Stock Market News Today 2018/08/11
Week ahead: Brexit talks, Walmart results, US retail sales
While markets keep an eye out for fresh developments on trade and Turkey, next week brings results from US retailers — including the largest, Walmart — a dusting of economic data and another round of Brexit talks.
Here’s what to watch in the coming days:
Walmart and US earnings. US earnings season starts to wind down with just 14 companies listed on S&P 500 reporting next week. The focus shifts to retailers with companies like Macy’s, Nordstrom and Home Depot, along with non-S&P 500 members like JCPenney and Williams-Sonoma, set to unveil quarterly updates.
Walmart, the world’s largest retail chain, is due to report results on Thursday. Analysts are expecting adjusted earnings of $1.22 a share on sales of $126.1bn, according to a Thomson Reuters survey.
The company has switched strategy to better combat Amazon by exiting markets like Germany and South Korea and pivoting to markets like China, Latin America and India, where it parked $16bn in Flipkart earlier this year. Investors are likely to expect updates on the investment on the earnings call along with possible news of further investments.
UK and US data. The economic calendar is fairly light next week. In the UK, focus turns to employment and inflation data after the Bank of England earlier this month lifted rates to the highest level in almost a decade and signalled that further rate rises are on the way.
Employment data on Wednesday are expected to show the number of people in work rose by 95,000 in the three months to the end of June — slower than 137,000 in the previous quarter — while the unemployment rate held steady at 4.2 per cent.
Meanwhile, consumer prices due the following day are estimated to be flat month-on-month in July and up 2.5 per cent from a year ago. Economists expect the drag from clothing and footwear should have faded, while transport and food could help boost figures. Core consumer prices that strip out volatile items like food and energy are projected to have risen 1.9 per cent year-on-year.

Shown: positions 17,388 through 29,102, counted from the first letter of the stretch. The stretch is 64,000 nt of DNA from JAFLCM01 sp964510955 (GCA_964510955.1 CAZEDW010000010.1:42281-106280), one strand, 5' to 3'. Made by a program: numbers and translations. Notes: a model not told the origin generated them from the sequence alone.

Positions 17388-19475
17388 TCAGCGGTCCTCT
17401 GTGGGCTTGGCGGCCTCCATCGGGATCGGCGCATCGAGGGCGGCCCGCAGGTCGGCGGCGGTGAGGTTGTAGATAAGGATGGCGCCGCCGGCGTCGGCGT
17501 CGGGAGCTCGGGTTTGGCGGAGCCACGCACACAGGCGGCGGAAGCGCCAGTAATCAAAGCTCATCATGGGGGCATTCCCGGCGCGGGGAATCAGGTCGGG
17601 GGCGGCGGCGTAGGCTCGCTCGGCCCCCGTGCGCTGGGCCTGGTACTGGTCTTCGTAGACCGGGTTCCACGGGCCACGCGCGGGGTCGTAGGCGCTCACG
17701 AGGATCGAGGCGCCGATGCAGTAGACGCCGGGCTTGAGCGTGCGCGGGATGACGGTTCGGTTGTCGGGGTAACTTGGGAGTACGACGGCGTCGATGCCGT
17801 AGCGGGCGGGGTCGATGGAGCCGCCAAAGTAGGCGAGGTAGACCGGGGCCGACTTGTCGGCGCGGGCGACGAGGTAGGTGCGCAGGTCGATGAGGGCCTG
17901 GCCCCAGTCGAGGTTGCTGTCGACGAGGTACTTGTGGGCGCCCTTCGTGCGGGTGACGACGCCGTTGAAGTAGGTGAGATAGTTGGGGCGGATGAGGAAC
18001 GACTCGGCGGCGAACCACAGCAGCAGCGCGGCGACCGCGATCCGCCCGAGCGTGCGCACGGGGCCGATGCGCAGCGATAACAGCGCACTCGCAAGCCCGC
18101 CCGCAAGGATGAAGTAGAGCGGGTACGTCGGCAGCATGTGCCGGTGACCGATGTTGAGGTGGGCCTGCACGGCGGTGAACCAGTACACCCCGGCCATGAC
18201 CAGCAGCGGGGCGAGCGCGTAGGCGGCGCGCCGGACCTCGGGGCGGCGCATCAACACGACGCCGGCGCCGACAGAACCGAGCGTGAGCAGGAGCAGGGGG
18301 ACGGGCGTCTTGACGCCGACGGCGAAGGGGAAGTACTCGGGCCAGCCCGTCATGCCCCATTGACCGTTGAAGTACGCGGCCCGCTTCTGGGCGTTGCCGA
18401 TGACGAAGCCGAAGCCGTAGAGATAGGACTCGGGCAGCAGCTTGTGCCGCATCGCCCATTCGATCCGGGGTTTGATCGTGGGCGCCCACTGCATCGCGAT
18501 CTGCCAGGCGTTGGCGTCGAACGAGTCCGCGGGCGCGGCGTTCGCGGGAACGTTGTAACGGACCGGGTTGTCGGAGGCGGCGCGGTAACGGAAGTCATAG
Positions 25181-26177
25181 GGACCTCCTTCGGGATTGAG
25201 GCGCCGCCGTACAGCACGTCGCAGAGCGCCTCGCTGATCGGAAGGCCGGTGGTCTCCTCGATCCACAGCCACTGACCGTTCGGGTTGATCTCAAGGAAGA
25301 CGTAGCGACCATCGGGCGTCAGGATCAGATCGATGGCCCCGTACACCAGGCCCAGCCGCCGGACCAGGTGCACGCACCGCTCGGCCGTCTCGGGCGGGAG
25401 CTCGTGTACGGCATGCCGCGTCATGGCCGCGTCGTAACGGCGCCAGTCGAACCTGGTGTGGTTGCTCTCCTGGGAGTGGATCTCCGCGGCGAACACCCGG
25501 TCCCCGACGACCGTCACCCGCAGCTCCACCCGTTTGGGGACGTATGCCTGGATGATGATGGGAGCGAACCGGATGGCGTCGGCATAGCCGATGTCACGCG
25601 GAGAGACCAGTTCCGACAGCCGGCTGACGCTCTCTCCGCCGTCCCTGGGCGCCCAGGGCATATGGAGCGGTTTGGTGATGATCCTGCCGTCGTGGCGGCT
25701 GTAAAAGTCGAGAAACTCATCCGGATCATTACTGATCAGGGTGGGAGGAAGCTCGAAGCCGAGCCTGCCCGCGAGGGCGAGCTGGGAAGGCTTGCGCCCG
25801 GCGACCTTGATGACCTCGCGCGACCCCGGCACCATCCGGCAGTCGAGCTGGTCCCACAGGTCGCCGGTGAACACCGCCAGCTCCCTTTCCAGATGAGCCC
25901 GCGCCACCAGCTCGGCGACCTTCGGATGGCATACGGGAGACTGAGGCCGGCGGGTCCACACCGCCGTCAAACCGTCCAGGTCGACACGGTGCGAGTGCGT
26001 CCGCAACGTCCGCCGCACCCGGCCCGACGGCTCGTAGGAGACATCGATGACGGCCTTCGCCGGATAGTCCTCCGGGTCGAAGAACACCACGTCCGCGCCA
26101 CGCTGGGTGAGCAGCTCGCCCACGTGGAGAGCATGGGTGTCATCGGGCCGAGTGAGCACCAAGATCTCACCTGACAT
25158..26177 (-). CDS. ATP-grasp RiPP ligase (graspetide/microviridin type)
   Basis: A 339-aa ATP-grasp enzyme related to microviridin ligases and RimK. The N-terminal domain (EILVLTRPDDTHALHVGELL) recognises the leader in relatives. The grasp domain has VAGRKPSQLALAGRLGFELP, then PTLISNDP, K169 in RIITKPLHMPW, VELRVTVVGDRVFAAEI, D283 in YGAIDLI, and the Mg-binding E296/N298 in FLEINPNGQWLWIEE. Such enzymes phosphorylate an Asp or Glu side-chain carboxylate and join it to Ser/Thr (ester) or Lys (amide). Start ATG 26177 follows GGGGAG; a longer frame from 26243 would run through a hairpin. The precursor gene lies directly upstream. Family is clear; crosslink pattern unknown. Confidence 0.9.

Across the pond, investors will eye US retail sales data due Wednesday, which are expected to show retail sales climbed 0.1 per cent in July from the previous month. So-called control retail sales, which exclude petrol, building materials and other volatile items, are expected to have advanced 0.4 per cent.
Brexit talks. Two days of Brexit talks between the UK and EU are scheduled to resume in Brussels on Thursday. UK trade secretary Liam Fox has recently increased pressure on EU leaders to agree to Prime Minister Theresa May’s Chequers Brexit plan. In an interview with the FT, he said the European Commission’s “intransigence” made it “60-40 per cent” likely that the UK would have to leave without an agreement next March.
Hot Topic: US core inflation rises at fastest pace in 10 years
Strong data keep Fed on track to raise interest rates two more times this year
Core consumer prices in the US rose by their quickest pace in a decade in July and topped market forecasts, keeping the Federal Reserve on track to raise interest rates twice more this year.
The data add to a robust picture of the US economy, which grew by a speedy annual rate of 4.1 per cent in the June quarter. The unemployment rate is close to its lowest level in 18 years.
Core inflation, which strips out volatile energy and food prices and is closely followed by the Fed, rose 2.4 per cent year on year in July and up from 2.3 per cent in June. That was the fastest annual pace of core inflation since September 2008, and topped market forecasts for 2.3 per cent.
Growth in headline consumer prices held steady with June at 2.9 per cent year on year in July from a year ago, buoyed by higher fuel prices and in line with the median forecast among analysts surveyed by Thomson Reuters.
While headline inflation is rising more quickly than average hourly earnings, Michael Feroli, US economist at JPMorgan Chase, said he expected wages to pick up given the strength of the labour market. The picture, he said, is “pretty close to Goldilocks”, leaving the Fed well positioned to carry on tightening policy at its current pace, with no reason to either speed up or slow down.